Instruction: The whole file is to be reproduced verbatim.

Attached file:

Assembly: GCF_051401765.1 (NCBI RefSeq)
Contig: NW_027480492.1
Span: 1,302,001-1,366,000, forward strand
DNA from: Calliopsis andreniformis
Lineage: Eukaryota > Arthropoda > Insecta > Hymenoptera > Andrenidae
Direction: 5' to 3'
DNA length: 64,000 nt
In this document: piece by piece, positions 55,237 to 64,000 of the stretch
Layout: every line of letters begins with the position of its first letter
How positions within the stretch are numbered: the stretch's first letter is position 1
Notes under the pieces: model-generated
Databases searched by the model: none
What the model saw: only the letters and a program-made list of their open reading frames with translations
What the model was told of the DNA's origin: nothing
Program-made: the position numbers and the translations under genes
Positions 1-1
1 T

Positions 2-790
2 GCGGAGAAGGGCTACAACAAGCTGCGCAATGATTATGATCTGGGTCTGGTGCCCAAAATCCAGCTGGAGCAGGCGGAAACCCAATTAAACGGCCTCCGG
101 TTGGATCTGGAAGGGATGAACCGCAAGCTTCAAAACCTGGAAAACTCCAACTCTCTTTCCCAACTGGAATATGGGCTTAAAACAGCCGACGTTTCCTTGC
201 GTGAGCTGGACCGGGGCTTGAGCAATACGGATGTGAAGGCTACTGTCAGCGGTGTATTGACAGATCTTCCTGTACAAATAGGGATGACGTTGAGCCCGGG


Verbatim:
Assembly: GCF_051401765.1 (NCBI RefSeq)
Contig: NW_027480492.1
Span: 1,302,001-1,366,000, forward strand
DNA from: Calliopsis andreniformis
Lineage: Eukaryota > Arthropoda > Insecta > Hymenoptera > Andrenidae
Direction: 5' to 3'
DNA length: 64,000 nt
In this document: piece by piece, positions 55,237 to 64,000 of the stretch
Layout: every line of letters begins with the position of its first letter
How positions within the stretch are numbered: the stretch's first letter is position 1
Notes under the pieces: model-generated
Databases searched by the model: none
What the model saw: only the letters and a program-made list of their open reading frames with translations
What the model was told of the DNA's origin: nothing
Program-made: the position numbers and the translations under genes
Positions 1-1
1 T

Positions 2-790
2 GCGGAGAAGGGCTACAACAAGCTGCGCAATGATTATGATCTGGGTCTGGTGCCCAAAATCCAGCTGGAGCAGGCGGAAACCCAATTAAACGGCCTCCGG
101 TTGGATCTGGAAGGGATGAACCGCAAGCTTCAAAACCTGGAAAACTCCAACTCTCTTTCCCAACTGGAATATGGGCTTAAAACAGCCGACGTTTCCTTGC
201 GTGAGCTGGACCGGGGCTTGAGCAATACGGATGTGAAGGCTACTGTCAGCGGTGTATTGACAGATCTTCCTGTACAAATAGGGATGACGTTGAGCCCGGG